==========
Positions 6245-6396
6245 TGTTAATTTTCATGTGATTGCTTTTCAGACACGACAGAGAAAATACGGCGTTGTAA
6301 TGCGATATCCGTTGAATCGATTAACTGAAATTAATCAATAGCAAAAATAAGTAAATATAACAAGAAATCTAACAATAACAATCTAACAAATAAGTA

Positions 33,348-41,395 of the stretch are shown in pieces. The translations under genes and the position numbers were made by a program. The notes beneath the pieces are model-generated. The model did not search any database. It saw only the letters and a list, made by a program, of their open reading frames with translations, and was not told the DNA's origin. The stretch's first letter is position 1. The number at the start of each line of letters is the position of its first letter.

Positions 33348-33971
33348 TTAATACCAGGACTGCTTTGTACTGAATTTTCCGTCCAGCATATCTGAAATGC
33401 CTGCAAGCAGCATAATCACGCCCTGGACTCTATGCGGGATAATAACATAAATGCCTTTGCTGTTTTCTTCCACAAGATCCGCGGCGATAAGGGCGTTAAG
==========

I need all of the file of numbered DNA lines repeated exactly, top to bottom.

Positions 6245-6396
6245 TGTTAATTTTCATGTGATTGCTTTTCAGACACGACAGAGAAAATACGGCGTTGTAA
6301 TGCGATATCCGTTGAATCGATTAACTGAAATTAATCAATAGCAAAAATAAGTAAATATAACAAGAAATCTAACAATAACAATCTAACAAATAAGTA

Positions 33,348-41,395 of the stretch are shown in pieces. The translations under genes and the position numbers were made by a program. The notes beneath the pieces are model-generated. The model did not search any database. It saw only the letters and a list, made by a program, of their open reading frames with translations, and was not told the DNA's origin. The stretch's first letter is position 1. The number at the start of each line of letters is the position of its first letter.

Positions 33348-33971
33348 TTAATACCAGGACTGCTTTGTACTGAATTTTCCGTCCAGCATATCTGAAATGC
33401 CTGCAAGCAGCATAATCACGCCCTGGACTCTATGCGGGATAATAACATAAATGCCTTTGCTGTTTTCTTCCACAAGATCCGCGGCGATAAGGGCGTTAAG